A well-rounded perspective on mapping the world

Change of annual mean temperatures between 1901:1920 and 1991:2010 based on the NOAA MLOST dataset. Credit: ClimateDataGuide, National Center for Atmospheric Research

Global warming might be a lot more fun if it came with a thermostat. Like most people in northern NY State, there are times when I wish it was not quite so chilly. If I could tweak some climate-dial so my tomato plants could safely go into the garden on May 1, guaranteed frost-free, it would be wonderful. And few of us would complain if we could suddenly grow peaches and oranges in our backyards.

But aside from a complete lack of control over the whole process, my main gripe about global warming is its first name. It’s just that hardly anyone besides astronauts has a decent grip on the massive size of the round lump of water and rock upon which we all live. Whenever there is a cold snap, a lot of us—me included sometimes—wish global warming would hurry the heck up and get on with it. And some of us even question whether weather is actually changing at all.

One of the issues is that no one looks at globes anymore. The next time you see a web-based or wall map, verify that it is flat. Unless you have a unique wrap-around computer screen, or an IMAX theater in your bedroom, chances are you’re staring at a rectangular, flat object. Ever wonder how cartographers turn a spherical object into a smooth planar representation? Yeah, me neither. I’m still not quite sure how it’s done.

Mercator Projection. No, Greenland in not the size of Africa. Map: Strebe, Creative Commons, some rights reserved

The one thing I do know is that the flat image on our map is, by definition, distorted. If you don’t believe me, take a basketball, a pair of sharp scissors, and maybe a medium-hot iron, and try to make the basketball into a flat rectangle with no bulges or ragged edges. I’ll check up on you in a few weeks to see how you are coming along.

Surprise—our maps are all wrong. Sort of. I mean, people have been using them to get around for hundreds of years, so they are not completely useless. But in order to take a puffy round globe and mash it square and flat, some cheating is required.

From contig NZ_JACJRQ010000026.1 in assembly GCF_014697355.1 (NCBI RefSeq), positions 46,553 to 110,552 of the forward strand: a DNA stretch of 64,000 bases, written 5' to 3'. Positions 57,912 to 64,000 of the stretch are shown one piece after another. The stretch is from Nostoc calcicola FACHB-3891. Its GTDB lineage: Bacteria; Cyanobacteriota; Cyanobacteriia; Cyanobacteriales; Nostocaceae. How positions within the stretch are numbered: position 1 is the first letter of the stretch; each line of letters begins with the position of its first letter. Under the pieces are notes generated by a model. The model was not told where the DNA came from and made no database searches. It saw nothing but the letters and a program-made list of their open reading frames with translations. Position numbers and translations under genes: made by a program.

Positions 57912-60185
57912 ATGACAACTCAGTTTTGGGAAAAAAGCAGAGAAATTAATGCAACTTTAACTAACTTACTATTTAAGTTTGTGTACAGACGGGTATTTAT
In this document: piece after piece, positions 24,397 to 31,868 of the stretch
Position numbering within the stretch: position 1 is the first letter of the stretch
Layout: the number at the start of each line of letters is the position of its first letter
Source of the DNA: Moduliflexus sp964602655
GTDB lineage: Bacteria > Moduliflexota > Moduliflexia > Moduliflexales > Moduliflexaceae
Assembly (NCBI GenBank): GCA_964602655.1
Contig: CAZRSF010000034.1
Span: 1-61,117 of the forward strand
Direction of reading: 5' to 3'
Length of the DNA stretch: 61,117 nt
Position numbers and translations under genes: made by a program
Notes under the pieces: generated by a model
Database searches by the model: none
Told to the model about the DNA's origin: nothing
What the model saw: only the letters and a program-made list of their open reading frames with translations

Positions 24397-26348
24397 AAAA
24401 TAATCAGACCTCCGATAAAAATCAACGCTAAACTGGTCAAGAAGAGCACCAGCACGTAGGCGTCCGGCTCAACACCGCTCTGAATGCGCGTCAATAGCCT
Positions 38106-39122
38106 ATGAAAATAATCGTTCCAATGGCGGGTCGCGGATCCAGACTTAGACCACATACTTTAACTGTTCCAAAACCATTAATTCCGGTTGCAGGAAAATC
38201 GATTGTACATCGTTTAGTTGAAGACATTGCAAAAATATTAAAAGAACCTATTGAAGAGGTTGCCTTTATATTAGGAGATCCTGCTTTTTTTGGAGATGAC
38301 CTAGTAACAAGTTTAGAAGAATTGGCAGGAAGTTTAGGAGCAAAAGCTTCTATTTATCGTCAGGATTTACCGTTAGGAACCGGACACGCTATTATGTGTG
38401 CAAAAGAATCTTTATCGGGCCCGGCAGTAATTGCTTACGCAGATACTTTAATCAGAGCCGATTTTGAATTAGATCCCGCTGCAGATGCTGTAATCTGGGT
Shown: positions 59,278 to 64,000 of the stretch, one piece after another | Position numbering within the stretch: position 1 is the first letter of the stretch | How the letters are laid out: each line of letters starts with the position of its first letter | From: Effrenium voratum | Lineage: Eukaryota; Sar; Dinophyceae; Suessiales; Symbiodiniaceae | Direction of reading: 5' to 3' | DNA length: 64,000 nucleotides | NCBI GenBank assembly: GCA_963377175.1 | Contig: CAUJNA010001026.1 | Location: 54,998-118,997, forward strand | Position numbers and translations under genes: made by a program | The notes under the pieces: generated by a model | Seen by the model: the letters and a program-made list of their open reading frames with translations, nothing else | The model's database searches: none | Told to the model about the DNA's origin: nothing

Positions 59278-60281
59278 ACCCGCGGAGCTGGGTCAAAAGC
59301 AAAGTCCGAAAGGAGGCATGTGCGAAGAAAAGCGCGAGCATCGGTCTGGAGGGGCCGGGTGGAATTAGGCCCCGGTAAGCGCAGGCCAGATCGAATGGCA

Hopefully you can get your hands on an old globe at a flea market, dig one up from the attic or basement, or maybe pinch one from your kid’s classroom at the next parent-teacher conference night. Once you finally have the whole world in your hands, check out the longitude lines, the ones which run north-south. They are far apart near the equator but converge at the poles. Now go to your computer, smart phone or wall map, and notice that the same longitude lines are now magically square like a tic-tac-toe grid. Now go crack a cold beer or something, because trying to figure this out always gives me a headache.

Gall–Peters Projection. Relative areas accurately portrayed. Map: Strebe, Creative Commons, some rights reserved

The map of the world we have used for generations is called the Mercator Projection, after the first guy to successfully iron out a globe. That is actually quite close to how he did it, by the way. It was the handiest method to git-er-done at the time, and we were all grateful the whole class could finally see all the countries at once without fighting over who got to spin the globe. Of course there was the minor issue of inaccuracy, but humanity is a busy lot, and it took a while before another model emerged. Today we have something called the Peters-Gall Projection, soon to be the world standard. It is highly accurate, but also a real shock the first time you see it.